In contrast, in the case before us, the trial judge did not state on the record the substance of any information in the confidential portion of the presentence report that he might have considered material.6 There was, accordingly, no similar opportunity for petitioner's counsel to challenge the accuracy or materiality of any such information.

It is also significant that Mr. Justice Black's opinion recognized that the passage of time justifies a re-examination of capital-sentencing procedures. As he pointed out:

"This whole country has traveled far from the period in which the death sentence was an automatic and commonplace result of convictions—even for offenses today deemed trivial." Id., at 247-248.

Since that sentence was written almost 30 years ago, this Court has acknowledged its obligation to re-examine capital-sentencing procedures against evolving standards of procedural fairness in a civilized society.7


In 1949, when the Williams case was decided, no significant constitutional difference between the death penalty and lesser punishments for crime had been expressly recognized by this Court. At that time the Court assumed that after a defendant was convicted of a capital offense, like any other offense, a trial judge had complete discretion to impose any sentence within the limits prescribed by the legislature.8 As long as the judge stayed within those limits, his sentencing discretion was essentially unreviewable and the possibility of error was remote, if, indeed, it existed at all. In the intervening years there have been two constitutional developments which require us to scrutinize a State's capital-sentencing procedures more closely than was necessary in 1949.

First, five Members of the Court have now expressly recognized that death is a different kind of punishment from any other which may be imposed in this country. Gregg v. Georgia, 428 U.S. 153, 181-188 (opinion of STEWART, POWELL, and STEVENS, JJ.); see id., at 231-241 (MARSHALL, J., dissenting); Furman v. Georgia, 408 U. S. at 286-291 (BRENNAN, J., concurring), 306-310 (STEWART, J., concurring); see id., at 314-371 (MARSHALL, J., concurring). From the point of view of the defendant, it is different in both its severity and its finality. From the point of view of society, the action of the sovereign in taking the life of one of its citizens also differs dramatically from any other legitimate state action. It is of vital importance to the defendant and to the community that any decision to impose the death sentence be, and appear to be, based on reason rather than caprice or emotion.

Second, it is now clear that the sentencing process, as well as the trial itself, must satisfy the requirements of the Due Process Clause. Even though the defendant has no substantive right to a particular sentence within the range authorized by statute, the sentencing is a critical stage of the criminal proceeding at which he is entitled to the effective assistance of counsel. Mempa v. Rhay, 389 U.S. 128; Specht v. Patterson, 386 U.S. 605. The defendant has a legitimate interest in the character of the procedure which leads to the imposition of sentence even if he may have no right to object to a particular result of the sentencing process. See Witherspoon v. Illinois, 391 U.S. 510, 521-523.9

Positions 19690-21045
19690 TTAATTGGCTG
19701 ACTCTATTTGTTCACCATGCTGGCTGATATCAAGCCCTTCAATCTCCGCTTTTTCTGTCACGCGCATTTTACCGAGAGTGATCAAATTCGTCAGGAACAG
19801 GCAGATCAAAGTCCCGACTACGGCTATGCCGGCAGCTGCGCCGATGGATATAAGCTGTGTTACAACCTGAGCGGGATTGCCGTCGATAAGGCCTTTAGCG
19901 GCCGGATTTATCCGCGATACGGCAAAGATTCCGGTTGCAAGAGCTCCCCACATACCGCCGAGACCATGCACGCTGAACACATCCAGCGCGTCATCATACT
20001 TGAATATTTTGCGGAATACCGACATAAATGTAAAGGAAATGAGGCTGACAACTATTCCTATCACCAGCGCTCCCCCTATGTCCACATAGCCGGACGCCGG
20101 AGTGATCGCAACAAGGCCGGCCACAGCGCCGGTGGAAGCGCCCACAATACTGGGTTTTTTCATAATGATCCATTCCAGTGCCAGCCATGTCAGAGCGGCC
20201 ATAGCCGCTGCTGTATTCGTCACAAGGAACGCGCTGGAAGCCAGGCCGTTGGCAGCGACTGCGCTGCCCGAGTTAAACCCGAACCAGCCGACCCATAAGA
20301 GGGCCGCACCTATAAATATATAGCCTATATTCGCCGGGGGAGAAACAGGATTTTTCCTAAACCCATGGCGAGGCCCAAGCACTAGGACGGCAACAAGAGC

In the light of these developments we consider the justifications offered by the State for a capital-sentencing procedure which permits a trial judge to impose the death sentence on the basis of confidential information which is not disclosed to the defendant or his counsel.

The State first argues that an assurance of confidentiality to potential sources of information is essential to enable investigators to obtain relevant but sensitive disclosures from persons unwilling to comment publicly about a defendant's background or character. The availability of such information, it is argued, provides the person who prepares the report with greater detail on which to base a sentencing recommendation and, in turn, provides the judge with a better basis for his sentencing decision. But consideration must be given to the quality, as well as the quantity, of the information on which the sentencing judge may rely. Assurances of secrecy are conducive to the transmission of confidences which may bear no closer relation to fact than the average rumor or item of gossip, and may imply a pledge not to attempt independent verification of the information received. The risk that some of the information accepted in confidence may be erroneous, or may be misinterpreted, by the investigator or by the sentencing judge, is manifest.